Former legislator Lo Fu-chu (羅福助), who was convicted of securities violations, has gone missing days before starting a four-year prison term, leading to airports and seaports being put on a state of alert.
The Coast Guard Administration’s 23rd Patrol Corps under the North Coast Patrol Office has compiled a total of eight different potential disguises Lo might use to slip out of the country. The corps has distributed the photographs to the security checkpoints for personnel to commit to memory.
The portfolio simulated eight different scenarios in which Lo either wore a beret, a wig, grew a beard, parted his hair down the middle, wore rimless glasses, sunglasses or was entirely bald.
The police said that they had exhausted all possible avenues in searching for Lo, but had so far failed to locate him.
Lo is supposed to start serving a four-year prison term on Tuesday for violations of the Securities and Exchange Act (證券交易法) and the Business Accounting Act (商業會計法). He is also required to pay a fine of NT$6 million (US$203,390).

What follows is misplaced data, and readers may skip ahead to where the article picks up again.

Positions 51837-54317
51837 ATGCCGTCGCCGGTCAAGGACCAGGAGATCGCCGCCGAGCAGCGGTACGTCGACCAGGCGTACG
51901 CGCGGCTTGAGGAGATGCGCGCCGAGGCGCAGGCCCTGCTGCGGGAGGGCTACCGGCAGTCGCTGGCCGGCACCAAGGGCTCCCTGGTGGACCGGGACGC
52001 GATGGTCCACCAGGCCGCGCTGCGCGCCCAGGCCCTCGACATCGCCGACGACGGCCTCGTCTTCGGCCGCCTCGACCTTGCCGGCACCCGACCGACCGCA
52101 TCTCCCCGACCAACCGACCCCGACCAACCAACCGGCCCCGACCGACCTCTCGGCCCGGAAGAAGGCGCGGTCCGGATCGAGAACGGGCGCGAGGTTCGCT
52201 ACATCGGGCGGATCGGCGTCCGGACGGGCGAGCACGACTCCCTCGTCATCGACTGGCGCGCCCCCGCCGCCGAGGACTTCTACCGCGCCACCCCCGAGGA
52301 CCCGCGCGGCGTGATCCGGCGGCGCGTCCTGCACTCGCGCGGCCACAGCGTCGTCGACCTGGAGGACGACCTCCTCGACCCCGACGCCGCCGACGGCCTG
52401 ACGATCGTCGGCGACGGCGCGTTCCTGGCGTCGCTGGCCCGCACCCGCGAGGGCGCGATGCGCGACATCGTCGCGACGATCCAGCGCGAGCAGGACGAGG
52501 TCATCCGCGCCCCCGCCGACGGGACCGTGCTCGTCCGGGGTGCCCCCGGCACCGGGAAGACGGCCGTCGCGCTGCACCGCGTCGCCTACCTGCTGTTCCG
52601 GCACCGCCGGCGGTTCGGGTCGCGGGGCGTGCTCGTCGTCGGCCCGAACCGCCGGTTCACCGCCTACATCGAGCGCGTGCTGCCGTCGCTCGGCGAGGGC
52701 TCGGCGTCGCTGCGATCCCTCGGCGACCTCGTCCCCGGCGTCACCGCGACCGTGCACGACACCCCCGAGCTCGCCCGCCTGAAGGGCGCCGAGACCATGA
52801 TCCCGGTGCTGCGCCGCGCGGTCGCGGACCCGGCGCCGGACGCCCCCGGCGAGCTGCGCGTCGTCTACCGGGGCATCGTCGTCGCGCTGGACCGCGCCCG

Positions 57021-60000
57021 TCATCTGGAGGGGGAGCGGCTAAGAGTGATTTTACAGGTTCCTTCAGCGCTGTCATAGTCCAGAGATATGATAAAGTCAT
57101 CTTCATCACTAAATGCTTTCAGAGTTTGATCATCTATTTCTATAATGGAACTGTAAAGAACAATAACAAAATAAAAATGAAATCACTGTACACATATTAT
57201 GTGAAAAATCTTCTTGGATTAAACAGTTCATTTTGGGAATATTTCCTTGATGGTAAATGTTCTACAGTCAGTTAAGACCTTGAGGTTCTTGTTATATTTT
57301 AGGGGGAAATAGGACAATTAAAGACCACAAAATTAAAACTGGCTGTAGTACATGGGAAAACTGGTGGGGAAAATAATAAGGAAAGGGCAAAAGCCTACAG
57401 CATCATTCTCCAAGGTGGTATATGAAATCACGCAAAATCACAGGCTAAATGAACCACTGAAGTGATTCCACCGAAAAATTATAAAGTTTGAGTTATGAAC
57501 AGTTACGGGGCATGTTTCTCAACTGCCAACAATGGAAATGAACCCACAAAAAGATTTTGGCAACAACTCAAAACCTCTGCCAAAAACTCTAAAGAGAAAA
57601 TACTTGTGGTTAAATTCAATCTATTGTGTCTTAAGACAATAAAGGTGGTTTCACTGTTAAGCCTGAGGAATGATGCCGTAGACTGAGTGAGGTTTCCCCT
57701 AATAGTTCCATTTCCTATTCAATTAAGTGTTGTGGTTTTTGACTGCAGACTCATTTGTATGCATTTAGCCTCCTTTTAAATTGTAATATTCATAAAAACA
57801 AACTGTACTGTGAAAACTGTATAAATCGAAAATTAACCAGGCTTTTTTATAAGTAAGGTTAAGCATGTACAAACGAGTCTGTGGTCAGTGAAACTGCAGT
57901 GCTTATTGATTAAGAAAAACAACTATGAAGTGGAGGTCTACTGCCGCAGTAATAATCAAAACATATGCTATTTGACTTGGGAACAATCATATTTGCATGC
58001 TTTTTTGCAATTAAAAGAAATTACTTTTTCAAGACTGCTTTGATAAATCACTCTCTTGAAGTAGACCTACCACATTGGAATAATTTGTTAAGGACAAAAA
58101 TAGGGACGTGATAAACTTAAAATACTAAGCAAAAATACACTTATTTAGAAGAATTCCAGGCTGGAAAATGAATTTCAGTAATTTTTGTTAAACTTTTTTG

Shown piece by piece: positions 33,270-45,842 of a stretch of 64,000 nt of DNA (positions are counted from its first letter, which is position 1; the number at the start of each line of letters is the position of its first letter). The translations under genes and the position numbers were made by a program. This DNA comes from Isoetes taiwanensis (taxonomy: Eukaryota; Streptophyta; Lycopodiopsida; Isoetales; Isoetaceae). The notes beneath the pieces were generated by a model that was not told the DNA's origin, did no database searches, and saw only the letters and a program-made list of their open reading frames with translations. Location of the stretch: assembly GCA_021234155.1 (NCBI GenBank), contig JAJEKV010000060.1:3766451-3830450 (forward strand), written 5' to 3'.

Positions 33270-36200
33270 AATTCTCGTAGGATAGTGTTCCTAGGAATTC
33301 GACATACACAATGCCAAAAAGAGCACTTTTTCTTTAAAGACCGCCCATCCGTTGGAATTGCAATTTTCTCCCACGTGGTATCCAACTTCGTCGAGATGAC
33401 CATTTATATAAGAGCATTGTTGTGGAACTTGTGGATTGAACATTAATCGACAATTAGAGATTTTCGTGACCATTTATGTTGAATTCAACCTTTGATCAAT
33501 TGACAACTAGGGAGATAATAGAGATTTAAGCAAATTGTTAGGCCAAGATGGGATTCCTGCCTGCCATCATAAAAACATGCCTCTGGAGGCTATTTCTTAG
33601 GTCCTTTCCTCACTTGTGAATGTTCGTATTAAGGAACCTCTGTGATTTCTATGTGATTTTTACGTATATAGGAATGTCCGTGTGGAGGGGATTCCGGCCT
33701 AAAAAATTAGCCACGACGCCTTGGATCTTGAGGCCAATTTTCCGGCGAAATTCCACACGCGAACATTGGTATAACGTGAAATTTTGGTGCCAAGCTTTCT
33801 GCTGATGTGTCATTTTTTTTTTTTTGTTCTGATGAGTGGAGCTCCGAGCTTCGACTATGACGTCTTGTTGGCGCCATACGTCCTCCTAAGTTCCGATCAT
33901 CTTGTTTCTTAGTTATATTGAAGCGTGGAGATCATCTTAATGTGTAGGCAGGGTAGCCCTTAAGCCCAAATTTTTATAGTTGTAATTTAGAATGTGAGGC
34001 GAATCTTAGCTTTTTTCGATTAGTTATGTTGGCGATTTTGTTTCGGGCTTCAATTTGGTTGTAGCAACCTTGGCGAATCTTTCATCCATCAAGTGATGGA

The controversial former lawmaker has not been seen in public for 23 days, according to local media reports. Some reports speculated that Lo might have fled to China.
An official with the New Taipei City Police Bureau said all staff at the bureau’s Sindian (新店) branch have been mobilized to monitor Lo for quite some time.
“We have made all possible efforts, including visiting his home in Sindian every day or every other day, but we remain unaware of his whereabouts,” the official said.
According to the bureau, the Aviation Police Office, the Coast Guard Administration, the National Immigration Agency, and the Taipei City and New Taipei City (新北市) divisions of the Investigation Bureau under the Ministry of Justice have all been cooperating closely to prevent Lo from fleeing Taiwan.
Lee Chia-ming (李嘉明), acting spokesman for the Taipei Prosecutors’ Office, said prosecutors have not received any information about Lo sneaking out of the country.
“Both Lo’s family and his secretary have told us that Lo has not fled, but did not want to see anybody at the moment,” Lee said.
On Friday, while fielding questions from the press, Lo’s son, Chinese Nationalist Party (KMT) Legislator Lo Ming-tsai (羅明才), said he received a telephone call from his father a few days before, but he would not say if he knew where his father was.
Additional reporting by Lee Jung-ping
Translated by Jake Chung, Staff Writer